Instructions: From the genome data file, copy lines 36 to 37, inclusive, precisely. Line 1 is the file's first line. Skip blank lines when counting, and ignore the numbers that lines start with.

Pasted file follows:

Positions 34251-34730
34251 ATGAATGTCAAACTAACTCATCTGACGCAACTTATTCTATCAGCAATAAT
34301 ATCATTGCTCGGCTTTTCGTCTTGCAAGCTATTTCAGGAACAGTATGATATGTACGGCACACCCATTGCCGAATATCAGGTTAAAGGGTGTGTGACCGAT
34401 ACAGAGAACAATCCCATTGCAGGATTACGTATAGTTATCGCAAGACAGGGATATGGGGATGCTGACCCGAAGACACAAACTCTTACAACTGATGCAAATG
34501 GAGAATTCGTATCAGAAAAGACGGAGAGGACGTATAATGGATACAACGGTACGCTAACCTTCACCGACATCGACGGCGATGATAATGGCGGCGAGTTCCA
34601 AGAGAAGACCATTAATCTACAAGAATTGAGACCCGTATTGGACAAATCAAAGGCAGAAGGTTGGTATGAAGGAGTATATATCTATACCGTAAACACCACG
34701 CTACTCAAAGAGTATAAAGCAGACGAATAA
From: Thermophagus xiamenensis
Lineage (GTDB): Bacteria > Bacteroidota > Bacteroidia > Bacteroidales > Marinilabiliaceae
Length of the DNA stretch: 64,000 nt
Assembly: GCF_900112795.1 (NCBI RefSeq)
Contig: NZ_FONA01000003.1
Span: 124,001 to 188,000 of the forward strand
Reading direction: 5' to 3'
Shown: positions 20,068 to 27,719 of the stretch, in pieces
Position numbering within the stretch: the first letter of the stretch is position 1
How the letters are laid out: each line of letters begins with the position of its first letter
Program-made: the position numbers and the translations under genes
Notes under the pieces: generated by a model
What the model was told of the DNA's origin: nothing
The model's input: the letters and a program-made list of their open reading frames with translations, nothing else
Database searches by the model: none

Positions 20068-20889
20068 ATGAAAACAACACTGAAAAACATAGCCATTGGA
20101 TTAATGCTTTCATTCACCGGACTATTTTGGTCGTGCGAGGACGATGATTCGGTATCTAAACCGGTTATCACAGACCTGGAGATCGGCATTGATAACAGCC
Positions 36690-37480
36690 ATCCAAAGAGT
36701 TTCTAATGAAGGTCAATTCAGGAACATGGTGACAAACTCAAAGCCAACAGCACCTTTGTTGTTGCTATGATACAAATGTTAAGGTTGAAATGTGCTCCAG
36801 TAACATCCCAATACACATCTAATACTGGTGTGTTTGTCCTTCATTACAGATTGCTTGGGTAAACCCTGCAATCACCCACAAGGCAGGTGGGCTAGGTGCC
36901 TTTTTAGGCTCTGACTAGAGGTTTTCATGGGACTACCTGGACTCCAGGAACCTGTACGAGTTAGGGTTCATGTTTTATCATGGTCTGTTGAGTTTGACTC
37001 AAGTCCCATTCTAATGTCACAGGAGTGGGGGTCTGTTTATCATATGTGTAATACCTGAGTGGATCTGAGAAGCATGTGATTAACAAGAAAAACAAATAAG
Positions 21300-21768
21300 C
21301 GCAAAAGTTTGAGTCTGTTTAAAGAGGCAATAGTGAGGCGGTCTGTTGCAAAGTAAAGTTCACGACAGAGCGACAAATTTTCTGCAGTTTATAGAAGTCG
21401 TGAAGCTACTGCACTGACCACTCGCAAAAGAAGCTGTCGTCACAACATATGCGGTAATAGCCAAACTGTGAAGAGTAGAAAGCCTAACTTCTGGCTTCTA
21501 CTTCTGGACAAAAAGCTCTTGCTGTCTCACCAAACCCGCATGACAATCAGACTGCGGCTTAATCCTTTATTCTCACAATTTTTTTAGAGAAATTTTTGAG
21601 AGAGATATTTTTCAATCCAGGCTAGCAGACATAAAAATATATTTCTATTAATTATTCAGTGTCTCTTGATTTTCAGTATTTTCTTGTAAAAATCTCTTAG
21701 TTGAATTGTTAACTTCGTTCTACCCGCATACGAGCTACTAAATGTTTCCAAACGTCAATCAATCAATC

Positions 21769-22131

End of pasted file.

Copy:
21501 CTTCTGGACAAAAAGCTCTTGCTGTCTCACCAAACCCGCATGACAATCAGACTGCGGCTTAATCCTTTATTCTCACAATTTTTTTAGAGAAATTTTTGAG
21601 AGAGATATTTTTCAATCCAGGCTAGCAGACATAAAAATATATTTCTATTAATTATTCAGTGTCTCTTGATTTTCAGTATTTTCTTGTAAAAATCTCTTAG